With about 450 acres of corn and soybeans each, Dave Mitchell and Jerry Reichert might be considered small farmers in today's world. But that doesn't mean their production costs are proportionately any lower than a five-section farmer.
To help cut harvest costs and preserve their labor outlays, the two Nebraskans joined a third grower in leasing a late-model combine from a custom harvester.
The savings were big considering that hiring their corn and soybeans custom harvested would have cost $25/acre or more. Also, repairing their older combines would have cost $3,000-5,000 each, with no guarantees they would make it through the final turn row.
“Jerry and I had talked about leasing a combine together for a couple of years,” says Mitchell, Elm Creek, NE. “But some dealers don't want to lease any more (especially for low hour usage). They would just as soon sell them.”
The two contacted a custom harvester Reichert knew. He advised them of several other custom crews. But the minimum separator hours for that type of lease was 100.
“We figured we only had 70 separator hours between us,” says Mitchell. “Then we found out that another area grower, Emmett Bosshammer, was also interested in the idea. With his production, we put together more than 100 hours.”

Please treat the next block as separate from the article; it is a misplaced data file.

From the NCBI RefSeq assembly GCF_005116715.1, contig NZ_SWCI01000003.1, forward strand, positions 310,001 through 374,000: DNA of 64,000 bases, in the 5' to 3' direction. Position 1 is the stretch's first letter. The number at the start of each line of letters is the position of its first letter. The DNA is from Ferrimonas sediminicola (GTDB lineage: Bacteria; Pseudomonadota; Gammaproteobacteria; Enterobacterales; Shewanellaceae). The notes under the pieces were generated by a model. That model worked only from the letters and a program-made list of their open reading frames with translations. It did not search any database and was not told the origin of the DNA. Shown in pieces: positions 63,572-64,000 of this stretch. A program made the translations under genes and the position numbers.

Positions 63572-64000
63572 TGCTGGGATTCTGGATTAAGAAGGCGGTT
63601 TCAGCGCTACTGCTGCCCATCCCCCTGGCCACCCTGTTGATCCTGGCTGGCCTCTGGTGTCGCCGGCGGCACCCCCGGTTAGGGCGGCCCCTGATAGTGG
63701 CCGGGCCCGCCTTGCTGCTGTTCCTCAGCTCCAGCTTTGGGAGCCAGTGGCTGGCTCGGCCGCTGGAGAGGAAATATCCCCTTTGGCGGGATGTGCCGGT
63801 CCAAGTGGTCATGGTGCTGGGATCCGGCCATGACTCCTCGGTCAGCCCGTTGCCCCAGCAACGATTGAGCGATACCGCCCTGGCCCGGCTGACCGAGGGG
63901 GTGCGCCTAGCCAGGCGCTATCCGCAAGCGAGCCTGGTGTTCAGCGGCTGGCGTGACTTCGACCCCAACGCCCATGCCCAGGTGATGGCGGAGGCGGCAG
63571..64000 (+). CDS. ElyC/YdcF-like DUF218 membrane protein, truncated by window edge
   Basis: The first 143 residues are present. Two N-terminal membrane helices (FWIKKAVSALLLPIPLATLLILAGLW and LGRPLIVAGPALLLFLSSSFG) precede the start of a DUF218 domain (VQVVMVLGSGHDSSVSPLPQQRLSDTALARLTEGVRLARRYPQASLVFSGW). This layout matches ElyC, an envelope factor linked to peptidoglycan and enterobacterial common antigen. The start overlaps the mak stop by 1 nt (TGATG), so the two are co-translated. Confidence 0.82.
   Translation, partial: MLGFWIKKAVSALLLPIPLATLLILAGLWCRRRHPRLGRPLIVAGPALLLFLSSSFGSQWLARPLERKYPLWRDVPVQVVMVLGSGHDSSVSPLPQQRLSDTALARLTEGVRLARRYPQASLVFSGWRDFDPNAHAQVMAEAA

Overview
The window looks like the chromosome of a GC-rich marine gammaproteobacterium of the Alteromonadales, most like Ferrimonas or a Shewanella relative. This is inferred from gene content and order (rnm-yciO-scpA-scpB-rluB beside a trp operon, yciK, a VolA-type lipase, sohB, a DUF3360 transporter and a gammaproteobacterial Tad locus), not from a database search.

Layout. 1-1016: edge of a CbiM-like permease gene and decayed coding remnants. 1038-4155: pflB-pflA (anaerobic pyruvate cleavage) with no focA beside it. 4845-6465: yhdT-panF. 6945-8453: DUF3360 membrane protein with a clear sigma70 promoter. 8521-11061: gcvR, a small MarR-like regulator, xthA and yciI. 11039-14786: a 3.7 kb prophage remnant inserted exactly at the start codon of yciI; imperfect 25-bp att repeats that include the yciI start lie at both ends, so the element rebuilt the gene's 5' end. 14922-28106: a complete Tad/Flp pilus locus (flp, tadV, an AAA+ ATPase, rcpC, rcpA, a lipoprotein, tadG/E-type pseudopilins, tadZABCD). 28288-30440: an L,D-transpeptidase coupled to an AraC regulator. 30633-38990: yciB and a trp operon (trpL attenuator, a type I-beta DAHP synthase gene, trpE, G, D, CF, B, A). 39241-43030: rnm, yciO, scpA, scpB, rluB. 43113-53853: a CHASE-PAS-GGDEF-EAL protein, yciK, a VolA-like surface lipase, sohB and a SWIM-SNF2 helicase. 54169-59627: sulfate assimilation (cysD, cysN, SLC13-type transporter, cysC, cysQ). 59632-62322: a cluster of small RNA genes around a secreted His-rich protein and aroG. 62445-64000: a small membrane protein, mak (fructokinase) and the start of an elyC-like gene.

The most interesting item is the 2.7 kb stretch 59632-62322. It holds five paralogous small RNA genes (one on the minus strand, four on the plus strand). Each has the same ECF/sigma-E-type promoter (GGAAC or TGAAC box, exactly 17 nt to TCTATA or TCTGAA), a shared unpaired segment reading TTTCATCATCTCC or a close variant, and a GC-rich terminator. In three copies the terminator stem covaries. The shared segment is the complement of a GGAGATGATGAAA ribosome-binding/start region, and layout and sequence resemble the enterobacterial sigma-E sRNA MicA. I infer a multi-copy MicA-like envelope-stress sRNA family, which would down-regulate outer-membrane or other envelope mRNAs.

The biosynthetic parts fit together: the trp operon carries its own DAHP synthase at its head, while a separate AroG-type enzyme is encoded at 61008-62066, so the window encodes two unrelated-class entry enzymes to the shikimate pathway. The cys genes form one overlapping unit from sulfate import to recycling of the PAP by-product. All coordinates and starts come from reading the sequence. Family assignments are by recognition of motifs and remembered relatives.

The grower-trio obtained the John Deere 9610 combine in plenty of time for harvest. However, they had to provide their own headers. Mitchell bought a flex header for soybeans and Reichert bought the corn header.
The three growers, along with Bosshammer's son-in-law John Herrick, helped each other with harvesting chores. Their efforts together provided an average harvest rate of about 10 acres/separator hour of combine usage.
“We kept track of the hours for each farm,” says Mitchell. “We pooled our other equipment and manpower for other field work, too.”
Mitchell and Reichert also sold their older combines to help offset some of the lease charges. The lease cost ran roughly $4,500 for each grower, based on combining about 10 acres/hour at a cost of $100/separator hour.
The growers were able to hold their harvest costs to about $10/acre. That was much lower than the $25/acre, or $11,000-plus for 450 acres custom harvested.
“Leasing is the way to go if you are small,” says Reichert. “There's no property tax, no depreciation and few repairs.”
Mitchell hopes they'll do it again in 2006. “If you can pool your equipment and your labor, a deal like this really works.”